Considerable variations occur in the nature of feeding damage, crop plants attacked, and host plants recorded for P. longifila in different countries. Although reported as a major pest of tomato, potato, and other horticultural crops in Peru, Colombia, and Ecuador, P. longifila has been reported only as a pest of lime and not of tomato or other crops in Florida in the USA. Likewise, P. longifila is a key pest of asparagus and potato crops in Peru (Cisneros 1995; Kroschel et al. 2012), but has not been reported as a pest of these crops in Colombia (Caicedo & Bellotti 2001; Hernandez et al. 2015). In Ecuador, P. longifila has not been reported on lime, though it is regarded as a pest of lime in Florida (USA), Peru, and Colombia. It has therefore been suggested that P. longifila populations collected from different hosts might correspond to a complex of cryptic species rather than a single polyphagous species (EPPO 2015). Based on ecological, behavioral and genetic studies, existence of host-related cryptic species have been identified in other Cecidomyiidae (Lloyd et al. 2005; Dorchin et al. 2009, 2015; Cook et al 2011; Mathur et al. 2012; Fitzpatrick et al. 2013). A similar approach, therefore, is needed to determine if the populations of P. longifila collected from different host plants in different countries correspond to a complex of cryptic species (Carneiro et al. 2009; Mathur et al. 2012). Due to difficulties in accessing the biological materials from multiple crops in multiple countries, the easier and quicker approach would be to conduct robust no-choice host-specificity tests in quarantine to resolve whether the gall-inducing P. longifila on J. clavuligera in Bolivia is a host-specific species with host range restricted to a few Jatropha species, or a polyphagous pest species with a wide host range.
In classical weed biological control programs there are several examples of successful exploitation of gall-inducing Cecidomyiidae as effective biological control agents (Winston et al. 2014). There are examples also of successful exploitation of insects sourced from plant species closely related to the target weed species in the native range (Dodd 1940; Julien 2012; Palmer & McFadyen 2012; Palmer & Sims- Chilton 2012; van Klinken & Morin 2012). With no native Jatropha species in Australia and with Jatropha species not regarded as major ornamental or food crops, a similar strategy of exploiting gall-inducing P. longifila sourced from J. clavuligera in Bolivia as a “new-association” biological control agent for J. gossypiifolia, if proven specific to a few closely related Jatropha species, appears promising.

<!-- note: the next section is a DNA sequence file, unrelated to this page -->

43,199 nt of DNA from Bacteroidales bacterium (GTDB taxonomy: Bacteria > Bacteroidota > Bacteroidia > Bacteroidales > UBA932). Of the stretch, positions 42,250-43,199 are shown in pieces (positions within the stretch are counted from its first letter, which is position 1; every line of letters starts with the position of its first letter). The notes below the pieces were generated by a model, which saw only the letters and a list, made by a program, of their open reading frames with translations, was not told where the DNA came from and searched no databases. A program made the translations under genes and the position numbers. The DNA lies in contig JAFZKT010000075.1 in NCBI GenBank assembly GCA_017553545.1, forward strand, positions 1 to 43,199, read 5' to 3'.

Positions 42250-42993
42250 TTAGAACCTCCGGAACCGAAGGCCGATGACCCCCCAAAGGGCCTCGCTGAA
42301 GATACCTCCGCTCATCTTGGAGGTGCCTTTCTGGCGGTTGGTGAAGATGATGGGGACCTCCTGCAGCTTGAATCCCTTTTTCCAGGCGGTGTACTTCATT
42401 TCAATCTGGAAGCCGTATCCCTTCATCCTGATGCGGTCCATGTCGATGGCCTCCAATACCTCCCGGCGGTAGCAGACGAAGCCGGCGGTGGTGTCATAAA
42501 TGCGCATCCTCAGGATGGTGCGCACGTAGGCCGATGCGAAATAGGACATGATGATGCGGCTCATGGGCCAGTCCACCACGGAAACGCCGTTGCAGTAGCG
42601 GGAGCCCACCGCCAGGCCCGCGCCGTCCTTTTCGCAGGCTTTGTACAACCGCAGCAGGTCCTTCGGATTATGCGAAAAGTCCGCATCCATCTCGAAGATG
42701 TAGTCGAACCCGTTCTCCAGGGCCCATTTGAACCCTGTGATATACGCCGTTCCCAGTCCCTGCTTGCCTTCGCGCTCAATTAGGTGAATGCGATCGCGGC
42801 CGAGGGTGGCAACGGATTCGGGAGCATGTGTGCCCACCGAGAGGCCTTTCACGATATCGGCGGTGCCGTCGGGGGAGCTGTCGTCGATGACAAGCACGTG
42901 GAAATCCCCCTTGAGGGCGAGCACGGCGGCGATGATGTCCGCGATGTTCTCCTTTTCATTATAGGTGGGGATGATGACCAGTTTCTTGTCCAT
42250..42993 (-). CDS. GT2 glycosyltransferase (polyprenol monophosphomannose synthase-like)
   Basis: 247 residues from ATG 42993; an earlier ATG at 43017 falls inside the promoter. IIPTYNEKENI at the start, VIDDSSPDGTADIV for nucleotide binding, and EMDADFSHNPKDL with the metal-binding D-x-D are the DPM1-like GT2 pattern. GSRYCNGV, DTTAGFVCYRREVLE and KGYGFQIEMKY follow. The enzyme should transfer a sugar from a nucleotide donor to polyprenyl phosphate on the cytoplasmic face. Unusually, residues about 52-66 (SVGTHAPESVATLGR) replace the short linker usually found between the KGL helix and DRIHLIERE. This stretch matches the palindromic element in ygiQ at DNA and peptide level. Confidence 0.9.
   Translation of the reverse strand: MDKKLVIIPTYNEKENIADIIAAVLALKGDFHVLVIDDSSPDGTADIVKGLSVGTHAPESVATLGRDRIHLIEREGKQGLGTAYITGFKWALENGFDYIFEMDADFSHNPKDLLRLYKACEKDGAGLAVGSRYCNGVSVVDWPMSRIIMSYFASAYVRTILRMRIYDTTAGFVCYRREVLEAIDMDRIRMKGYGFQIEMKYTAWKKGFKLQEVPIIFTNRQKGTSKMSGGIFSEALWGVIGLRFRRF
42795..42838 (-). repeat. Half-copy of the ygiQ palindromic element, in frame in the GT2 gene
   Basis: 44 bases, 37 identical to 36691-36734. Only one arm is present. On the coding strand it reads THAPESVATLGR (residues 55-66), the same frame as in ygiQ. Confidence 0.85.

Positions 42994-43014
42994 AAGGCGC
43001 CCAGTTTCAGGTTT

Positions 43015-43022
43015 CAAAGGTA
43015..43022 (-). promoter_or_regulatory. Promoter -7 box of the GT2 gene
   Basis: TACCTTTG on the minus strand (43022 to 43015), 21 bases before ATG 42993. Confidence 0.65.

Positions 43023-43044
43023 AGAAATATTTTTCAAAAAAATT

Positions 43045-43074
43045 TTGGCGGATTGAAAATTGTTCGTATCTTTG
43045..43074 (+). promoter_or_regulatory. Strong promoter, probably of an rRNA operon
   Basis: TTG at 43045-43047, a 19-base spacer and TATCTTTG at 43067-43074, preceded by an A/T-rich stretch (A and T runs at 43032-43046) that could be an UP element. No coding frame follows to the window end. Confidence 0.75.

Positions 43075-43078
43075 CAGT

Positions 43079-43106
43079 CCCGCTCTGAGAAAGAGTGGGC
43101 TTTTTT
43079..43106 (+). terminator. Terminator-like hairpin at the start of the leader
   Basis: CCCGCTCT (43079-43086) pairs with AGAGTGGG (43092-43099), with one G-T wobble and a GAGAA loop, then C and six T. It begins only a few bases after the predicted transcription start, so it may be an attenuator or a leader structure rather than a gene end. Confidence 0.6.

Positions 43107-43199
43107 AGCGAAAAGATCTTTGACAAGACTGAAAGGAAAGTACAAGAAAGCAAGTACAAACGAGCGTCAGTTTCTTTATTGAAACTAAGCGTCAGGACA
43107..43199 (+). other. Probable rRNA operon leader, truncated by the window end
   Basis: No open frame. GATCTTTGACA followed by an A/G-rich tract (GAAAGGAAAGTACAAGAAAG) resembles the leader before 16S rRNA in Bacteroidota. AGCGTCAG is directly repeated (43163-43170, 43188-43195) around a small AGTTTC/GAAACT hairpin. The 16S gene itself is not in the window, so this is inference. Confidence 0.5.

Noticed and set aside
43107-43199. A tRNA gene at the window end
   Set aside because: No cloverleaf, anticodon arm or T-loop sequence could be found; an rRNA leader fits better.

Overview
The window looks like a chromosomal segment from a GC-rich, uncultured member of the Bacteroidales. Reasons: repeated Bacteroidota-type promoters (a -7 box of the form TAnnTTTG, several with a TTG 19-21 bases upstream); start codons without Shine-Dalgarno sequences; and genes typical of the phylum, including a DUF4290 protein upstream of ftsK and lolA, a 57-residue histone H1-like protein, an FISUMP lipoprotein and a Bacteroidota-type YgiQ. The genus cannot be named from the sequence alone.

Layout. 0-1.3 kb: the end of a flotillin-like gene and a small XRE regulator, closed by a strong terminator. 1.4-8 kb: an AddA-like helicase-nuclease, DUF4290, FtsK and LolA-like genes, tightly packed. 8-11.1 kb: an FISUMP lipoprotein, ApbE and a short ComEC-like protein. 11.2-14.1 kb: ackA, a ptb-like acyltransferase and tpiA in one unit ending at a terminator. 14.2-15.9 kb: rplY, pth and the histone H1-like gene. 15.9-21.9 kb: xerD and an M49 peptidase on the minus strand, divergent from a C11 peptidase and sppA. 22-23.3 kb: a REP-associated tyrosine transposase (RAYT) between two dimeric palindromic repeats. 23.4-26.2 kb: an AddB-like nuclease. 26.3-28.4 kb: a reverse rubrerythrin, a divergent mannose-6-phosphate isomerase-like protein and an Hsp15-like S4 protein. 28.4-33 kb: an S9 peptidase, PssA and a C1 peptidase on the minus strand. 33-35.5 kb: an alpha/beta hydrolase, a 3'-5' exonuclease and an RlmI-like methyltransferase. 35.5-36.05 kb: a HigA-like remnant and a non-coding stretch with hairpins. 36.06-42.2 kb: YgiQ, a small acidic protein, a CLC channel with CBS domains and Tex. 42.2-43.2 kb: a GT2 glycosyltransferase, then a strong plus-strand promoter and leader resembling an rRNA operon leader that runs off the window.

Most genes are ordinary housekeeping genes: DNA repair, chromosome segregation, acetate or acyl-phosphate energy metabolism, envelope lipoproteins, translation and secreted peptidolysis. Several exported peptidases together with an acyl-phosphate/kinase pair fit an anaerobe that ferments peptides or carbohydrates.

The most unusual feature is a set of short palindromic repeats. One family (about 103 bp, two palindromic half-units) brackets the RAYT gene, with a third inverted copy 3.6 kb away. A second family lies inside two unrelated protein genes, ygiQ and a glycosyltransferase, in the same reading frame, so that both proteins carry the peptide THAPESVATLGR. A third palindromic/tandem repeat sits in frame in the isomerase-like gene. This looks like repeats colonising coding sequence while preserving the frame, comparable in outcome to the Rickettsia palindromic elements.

We thank Raymond Gagné (ARS-USDA) for determining the Cecidomyiidae; Sexto Aguilar (Jardin de Cactáceas de Pulquina, Bolivia) for the facilities at the Cacti garden; Maria Magdalena Galindo (SENASAG, Santa Cruz, Bolivia) for the help with field surveys; Daniel Soto (Museo de Historia Natural, Noel Kempff Mercado, Santa Cruz, Bolivia) for help with the identification of native Jatropha species; Roger Price (ARC-PPRI, Pretoria, South Africa) for the quarantine facilities; and Rachel McFadyen, Di Taylor, Tony Pople, and S. Raghu for comments on the previous versions of the manuscript. The study was carried out under the Queensland Government's ‘War on Western Weeds’ initiative. Funding support from the Meat and Livestock Australia is gratefully acknowledged.